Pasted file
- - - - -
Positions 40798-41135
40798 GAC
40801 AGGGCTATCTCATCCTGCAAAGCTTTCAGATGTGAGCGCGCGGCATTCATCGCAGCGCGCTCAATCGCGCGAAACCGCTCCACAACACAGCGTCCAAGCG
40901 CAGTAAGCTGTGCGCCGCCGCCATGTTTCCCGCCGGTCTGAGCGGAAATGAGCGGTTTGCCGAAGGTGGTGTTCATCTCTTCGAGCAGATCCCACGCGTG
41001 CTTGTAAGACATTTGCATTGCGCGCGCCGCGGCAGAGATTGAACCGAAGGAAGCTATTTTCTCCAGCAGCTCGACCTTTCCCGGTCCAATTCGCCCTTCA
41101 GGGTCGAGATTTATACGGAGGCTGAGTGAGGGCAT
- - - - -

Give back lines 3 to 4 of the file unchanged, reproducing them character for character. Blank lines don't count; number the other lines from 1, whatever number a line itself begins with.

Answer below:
40801 AGGGCTATCTCATCCTGCAAAGCTTTCAGATGTGAGCGCGCGGCATTCATCGCAGCGCGCTCAATCGCGCGAAACCGCTCCACAACACAGCGTCCAAGCG
40901 CAGTAAGCTGTGCGCCGCCGCCATGTTTCCCGCCGGTCTGAGCGGAAATGAGCGGTTTGCCGAAGGTGGTGTTCATCTCTTCGAGCAGATCCCACGCGTG